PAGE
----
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Mandatory Sentencing and Firearms Violence: Evaluating an Alternative to Gun Control

Colin Loftin, Milton Heumann and David McDowall
Law & Society Review
Vol. 17, No. 2 (1983), pp. 287-318
Published by: Wiley on behalf of the Law and Society Association
DOI: 10.2307/3053349
Stable URL: http://www.jstor.org/stable/3053349
Page Count: 32
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Since scans are not currently available to screen readers, please contact JSTOR User Support for access. We'll provide a PDF copy for your screen reader.
Mandatory Sentencing and Firearms Violence: Evaluating an Alternative to Gun Control
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Abstract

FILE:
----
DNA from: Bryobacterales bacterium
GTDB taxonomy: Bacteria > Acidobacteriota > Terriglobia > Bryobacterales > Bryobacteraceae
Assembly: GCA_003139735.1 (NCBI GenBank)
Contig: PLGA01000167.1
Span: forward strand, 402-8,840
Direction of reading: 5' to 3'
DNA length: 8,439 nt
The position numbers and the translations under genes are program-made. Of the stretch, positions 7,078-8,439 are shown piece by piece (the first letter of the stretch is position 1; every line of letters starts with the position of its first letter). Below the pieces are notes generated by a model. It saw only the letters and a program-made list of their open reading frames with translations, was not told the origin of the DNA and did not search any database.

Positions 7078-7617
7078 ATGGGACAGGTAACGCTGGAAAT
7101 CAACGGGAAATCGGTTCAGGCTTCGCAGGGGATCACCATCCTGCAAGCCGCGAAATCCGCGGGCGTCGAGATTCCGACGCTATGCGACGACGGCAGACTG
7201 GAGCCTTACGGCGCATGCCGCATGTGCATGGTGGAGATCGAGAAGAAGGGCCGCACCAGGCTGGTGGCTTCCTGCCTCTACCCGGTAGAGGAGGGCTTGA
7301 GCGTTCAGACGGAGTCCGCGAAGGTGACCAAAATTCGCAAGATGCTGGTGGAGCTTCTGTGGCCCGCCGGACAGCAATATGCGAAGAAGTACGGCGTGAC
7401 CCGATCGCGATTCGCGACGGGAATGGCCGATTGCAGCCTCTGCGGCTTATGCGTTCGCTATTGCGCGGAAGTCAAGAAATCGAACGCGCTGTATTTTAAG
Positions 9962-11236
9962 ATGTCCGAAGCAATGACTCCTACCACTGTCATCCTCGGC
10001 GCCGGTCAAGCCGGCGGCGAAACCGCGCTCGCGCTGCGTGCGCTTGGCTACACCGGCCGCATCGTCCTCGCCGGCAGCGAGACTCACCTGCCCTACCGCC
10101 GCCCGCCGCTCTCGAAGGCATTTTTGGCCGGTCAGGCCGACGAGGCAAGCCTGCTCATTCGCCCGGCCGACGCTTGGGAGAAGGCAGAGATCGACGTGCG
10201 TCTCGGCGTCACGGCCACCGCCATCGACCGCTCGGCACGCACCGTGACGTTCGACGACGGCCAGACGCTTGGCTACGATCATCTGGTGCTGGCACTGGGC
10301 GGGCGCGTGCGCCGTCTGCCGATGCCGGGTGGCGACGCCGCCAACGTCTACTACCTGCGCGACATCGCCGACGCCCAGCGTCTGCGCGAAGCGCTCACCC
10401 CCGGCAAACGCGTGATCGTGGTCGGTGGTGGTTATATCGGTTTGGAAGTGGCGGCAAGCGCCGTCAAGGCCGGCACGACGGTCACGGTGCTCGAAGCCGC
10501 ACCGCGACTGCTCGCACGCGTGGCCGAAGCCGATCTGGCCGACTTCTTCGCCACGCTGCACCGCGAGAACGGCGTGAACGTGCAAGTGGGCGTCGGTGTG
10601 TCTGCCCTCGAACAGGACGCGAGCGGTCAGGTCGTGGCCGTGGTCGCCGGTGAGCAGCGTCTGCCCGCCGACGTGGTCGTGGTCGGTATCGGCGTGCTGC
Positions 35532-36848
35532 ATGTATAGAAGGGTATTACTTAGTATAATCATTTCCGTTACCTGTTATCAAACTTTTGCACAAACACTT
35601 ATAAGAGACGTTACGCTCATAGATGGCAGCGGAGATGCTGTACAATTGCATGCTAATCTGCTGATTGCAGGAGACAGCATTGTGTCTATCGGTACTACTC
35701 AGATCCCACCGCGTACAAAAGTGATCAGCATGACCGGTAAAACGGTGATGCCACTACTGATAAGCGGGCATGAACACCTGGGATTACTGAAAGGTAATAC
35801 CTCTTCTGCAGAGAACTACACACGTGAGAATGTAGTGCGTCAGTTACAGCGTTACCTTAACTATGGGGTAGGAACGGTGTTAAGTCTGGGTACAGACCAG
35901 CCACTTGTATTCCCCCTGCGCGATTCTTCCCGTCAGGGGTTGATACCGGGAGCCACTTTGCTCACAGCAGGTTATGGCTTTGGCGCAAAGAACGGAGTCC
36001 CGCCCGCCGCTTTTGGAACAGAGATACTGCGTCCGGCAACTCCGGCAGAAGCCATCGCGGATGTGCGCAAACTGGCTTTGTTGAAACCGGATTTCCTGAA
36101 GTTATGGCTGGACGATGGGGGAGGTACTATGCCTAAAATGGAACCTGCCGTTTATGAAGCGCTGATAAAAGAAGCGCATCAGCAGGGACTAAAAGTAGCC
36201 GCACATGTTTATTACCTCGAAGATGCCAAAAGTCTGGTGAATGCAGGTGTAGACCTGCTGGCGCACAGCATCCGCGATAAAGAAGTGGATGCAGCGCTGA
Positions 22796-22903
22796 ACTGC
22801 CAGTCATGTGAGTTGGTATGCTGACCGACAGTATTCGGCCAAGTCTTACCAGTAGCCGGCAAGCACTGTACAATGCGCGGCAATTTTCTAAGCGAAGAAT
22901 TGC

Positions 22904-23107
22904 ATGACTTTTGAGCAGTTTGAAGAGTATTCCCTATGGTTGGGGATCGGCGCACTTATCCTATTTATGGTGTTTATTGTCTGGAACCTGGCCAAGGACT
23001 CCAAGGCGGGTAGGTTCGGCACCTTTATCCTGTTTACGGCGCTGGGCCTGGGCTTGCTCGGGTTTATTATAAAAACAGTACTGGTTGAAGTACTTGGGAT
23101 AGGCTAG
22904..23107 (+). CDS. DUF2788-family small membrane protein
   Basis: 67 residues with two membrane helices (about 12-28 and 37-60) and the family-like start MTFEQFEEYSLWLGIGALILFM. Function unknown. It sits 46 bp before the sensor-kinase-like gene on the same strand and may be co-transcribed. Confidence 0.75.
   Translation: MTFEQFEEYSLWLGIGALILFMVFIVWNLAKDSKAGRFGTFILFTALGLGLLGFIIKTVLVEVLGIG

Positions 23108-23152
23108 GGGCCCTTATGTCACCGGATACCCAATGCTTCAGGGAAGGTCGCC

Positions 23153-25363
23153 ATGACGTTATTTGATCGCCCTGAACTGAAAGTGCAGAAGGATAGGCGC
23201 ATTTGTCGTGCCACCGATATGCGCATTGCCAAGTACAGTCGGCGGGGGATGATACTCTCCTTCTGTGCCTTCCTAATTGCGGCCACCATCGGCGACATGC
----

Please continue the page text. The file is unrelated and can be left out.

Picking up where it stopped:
Michigan's Felony Firearm Statute (Gun Law) imposed a two-year mandatory add-on sentence for defendants convicted of possession of a firearm in the commission of a felony. The Law was widely advertised with proponents claiming that it would introduce greater equity in sentences, ensure certainty of punishment, and decrease violent crime in the state. We examine the processing of these Gun Law cases in Detroit Recorders Court, as well as the effects of the law on crime, and find that most of the goals of the Law's proponents are not met. Notwithstanding a rigid prosecutorial policy which prohibited plea bargaining in these gun cases, alternative mechanisms developed to mitigate the Law's effects and, in most instances, to preserve the "going rate" for various crime categories. Similarly, using an interrupted time-series model, we are unable to uncover effects of the law, or the associated publicity campaign, on violent crime.

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